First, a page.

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The press release is light on details, leaving me with three important questions:
1. Why are yields stuck at 7%?
Even though the 10-year risk-free rate has surged since a May 2013 bottom, Realty Income's newly acquired property yields have barely budged. This quarter, Realty Income announced a 7.1% initial yield on new acquisitions, compared to 7% in the second quarter, and 7.9% in the first quarter of 2013.
Realty Income's ability to consistently grow its dividend is hinged on its success in finding high-yielding properties that it can fund with lower-cost debt and equity financing. While it's too early to say that yields are stuck at 7%, investors should hope that Realty Income's acquisition pipeline provides the company higher yields given rates are now higher than they were just months ago.
2. What's the mix?
We'll know more about Realty Income's portfolio when it reports earnings, but one big question is who's paying the leases?
Realty Income has slowly acquired more and more higher-yield, but less attractive warehouse properties, which offer investors a smaller margin of safety than single-tenant retail property. It's worth noting that John Case, the former Chief Investment Officer, is now in place as CEO. As new deals flow through the pipeline, investors will have to watch carefully to see if a management changes results in a different acquisition strategy.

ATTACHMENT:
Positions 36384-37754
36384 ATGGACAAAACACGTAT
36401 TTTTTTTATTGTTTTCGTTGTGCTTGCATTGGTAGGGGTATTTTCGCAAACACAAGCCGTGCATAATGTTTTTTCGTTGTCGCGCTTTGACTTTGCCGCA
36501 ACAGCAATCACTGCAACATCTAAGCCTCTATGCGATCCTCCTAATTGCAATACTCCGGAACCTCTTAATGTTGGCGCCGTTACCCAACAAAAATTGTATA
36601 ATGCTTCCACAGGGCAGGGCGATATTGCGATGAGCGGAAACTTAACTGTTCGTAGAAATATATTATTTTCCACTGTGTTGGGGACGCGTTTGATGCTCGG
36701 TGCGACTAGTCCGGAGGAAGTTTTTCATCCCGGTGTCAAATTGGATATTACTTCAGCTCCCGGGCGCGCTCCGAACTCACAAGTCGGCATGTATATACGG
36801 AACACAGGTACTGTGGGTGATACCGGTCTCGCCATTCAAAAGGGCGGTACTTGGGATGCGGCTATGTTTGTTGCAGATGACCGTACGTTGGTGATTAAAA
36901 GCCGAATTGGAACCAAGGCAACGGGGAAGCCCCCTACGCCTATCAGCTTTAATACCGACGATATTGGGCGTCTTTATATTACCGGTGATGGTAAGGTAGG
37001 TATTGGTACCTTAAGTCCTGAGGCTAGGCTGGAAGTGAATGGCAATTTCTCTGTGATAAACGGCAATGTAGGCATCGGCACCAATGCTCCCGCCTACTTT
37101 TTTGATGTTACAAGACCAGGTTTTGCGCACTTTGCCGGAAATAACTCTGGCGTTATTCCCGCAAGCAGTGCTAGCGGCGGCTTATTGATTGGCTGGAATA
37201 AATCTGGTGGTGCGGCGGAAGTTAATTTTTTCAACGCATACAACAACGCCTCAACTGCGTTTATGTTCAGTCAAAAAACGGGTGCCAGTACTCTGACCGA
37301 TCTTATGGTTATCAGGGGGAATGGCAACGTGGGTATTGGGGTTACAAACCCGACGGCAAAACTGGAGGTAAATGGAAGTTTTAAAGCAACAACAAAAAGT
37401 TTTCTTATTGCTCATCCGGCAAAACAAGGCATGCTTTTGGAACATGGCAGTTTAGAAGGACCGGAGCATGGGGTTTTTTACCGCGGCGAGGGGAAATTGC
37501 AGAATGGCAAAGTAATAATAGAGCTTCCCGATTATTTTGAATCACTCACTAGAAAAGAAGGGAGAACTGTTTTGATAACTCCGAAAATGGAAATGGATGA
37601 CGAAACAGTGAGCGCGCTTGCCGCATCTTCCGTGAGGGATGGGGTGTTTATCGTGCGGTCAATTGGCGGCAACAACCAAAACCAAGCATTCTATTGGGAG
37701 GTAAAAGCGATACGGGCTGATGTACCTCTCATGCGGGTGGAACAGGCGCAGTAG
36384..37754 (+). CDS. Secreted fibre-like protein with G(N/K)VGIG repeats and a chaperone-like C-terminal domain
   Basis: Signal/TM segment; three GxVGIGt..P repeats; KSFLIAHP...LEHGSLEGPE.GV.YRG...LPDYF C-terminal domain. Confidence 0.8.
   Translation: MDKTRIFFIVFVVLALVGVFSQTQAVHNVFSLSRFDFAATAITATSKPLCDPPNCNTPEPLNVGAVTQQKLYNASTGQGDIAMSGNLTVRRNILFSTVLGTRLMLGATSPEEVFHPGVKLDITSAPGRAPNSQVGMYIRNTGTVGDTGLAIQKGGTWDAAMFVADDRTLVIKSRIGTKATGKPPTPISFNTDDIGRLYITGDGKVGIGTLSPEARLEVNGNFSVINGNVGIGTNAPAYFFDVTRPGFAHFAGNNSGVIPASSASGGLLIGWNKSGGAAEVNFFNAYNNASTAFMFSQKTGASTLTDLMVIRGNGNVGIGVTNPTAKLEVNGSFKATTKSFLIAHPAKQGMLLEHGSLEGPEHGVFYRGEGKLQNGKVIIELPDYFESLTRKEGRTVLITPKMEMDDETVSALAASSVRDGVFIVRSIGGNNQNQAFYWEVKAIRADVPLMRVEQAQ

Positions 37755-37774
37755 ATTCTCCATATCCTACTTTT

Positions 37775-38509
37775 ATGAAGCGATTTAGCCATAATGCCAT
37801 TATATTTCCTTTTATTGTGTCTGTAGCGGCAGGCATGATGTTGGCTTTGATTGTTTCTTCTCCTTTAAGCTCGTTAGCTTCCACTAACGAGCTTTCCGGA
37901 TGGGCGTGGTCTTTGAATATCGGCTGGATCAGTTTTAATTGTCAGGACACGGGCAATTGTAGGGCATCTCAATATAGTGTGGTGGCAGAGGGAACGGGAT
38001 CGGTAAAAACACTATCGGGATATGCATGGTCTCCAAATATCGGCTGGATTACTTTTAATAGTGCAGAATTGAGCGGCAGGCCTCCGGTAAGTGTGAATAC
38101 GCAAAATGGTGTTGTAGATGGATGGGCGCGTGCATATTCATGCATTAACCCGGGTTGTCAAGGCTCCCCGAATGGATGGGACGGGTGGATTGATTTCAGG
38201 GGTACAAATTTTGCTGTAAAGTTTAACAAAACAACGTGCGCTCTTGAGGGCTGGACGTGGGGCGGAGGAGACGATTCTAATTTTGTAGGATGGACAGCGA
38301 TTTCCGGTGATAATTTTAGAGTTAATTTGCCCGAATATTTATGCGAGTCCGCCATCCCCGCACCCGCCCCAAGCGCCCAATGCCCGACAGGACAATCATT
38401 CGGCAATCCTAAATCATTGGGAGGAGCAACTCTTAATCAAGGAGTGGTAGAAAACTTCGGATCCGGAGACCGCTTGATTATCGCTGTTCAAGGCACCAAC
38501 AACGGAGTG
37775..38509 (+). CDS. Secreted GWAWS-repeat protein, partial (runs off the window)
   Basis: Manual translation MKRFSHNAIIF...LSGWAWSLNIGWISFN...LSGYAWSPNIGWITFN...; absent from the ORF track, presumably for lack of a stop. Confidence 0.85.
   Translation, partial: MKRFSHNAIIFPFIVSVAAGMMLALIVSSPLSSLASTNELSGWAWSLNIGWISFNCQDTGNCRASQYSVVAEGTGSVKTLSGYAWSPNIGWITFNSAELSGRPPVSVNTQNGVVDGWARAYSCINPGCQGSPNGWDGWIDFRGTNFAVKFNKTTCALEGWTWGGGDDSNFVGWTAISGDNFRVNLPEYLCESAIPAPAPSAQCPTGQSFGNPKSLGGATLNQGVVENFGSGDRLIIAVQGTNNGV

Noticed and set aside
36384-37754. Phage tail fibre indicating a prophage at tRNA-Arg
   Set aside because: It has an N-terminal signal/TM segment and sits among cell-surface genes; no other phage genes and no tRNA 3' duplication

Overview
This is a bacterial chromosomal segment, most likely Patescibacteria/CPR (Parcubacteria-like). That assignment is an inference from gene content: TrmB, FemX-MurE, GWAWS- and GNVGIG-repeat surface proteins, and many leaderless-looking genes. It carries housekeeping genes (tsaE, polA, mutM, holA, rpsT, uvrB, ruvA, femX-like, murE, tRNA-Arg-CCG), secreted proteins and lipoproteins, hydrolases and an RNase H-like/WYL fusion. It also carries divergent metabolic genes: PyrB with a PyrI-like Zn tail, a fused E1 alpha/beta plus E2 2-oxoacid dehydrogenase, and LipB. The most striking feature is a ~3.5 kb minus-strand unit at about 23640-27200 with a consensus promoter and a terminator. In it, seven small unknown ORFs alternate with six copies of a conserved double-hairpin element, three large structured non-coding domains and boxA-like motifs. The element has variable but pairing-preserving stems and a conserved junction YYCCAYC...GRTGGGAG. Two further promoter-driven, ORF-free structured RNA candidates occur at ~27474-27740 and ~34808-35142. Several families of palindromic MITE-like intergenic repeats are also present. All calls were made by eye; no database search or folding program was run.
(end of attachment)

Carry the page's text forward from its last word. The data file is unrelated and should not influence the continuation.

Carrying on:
The company's portfolio mix doesn't shift significantly quarter to quarter, but if it continues on a quest to acquire warehouse properties, it may turn off shareholders who like retail exposure.
3. Who are the tenants?
Realty Income has made smart moves to divest from properties that may be challenged in a weak economic environment. In the last year, for example, it has tried to diversify from higher-priced "fast-casual" eateries, noting that a payroll tax increase in 2013 might crimple traffic at some stores.
The company announced that 72% of its expected revenue from newly acquired properties would come from investment-grade tenants. In the last quarterly filing, Realty Income estimated that 38% of rental revenue came from investment-grade companies. This leads me to ask, is the mix shift in the last quarter evidence that Realty Income is seeking higher quality but less profitable real estate?
The Foolish bottom line
Rarely can you make an investment decision based on a single quarter, but following a company's progress is a great way to tune into its vital signs. As the quarterly earnings report nears, keep an eye on Realty Income's shifting sources of revenue for new trends in tenant selection and property type. I'll be digging through the report the second it hits the SEC.
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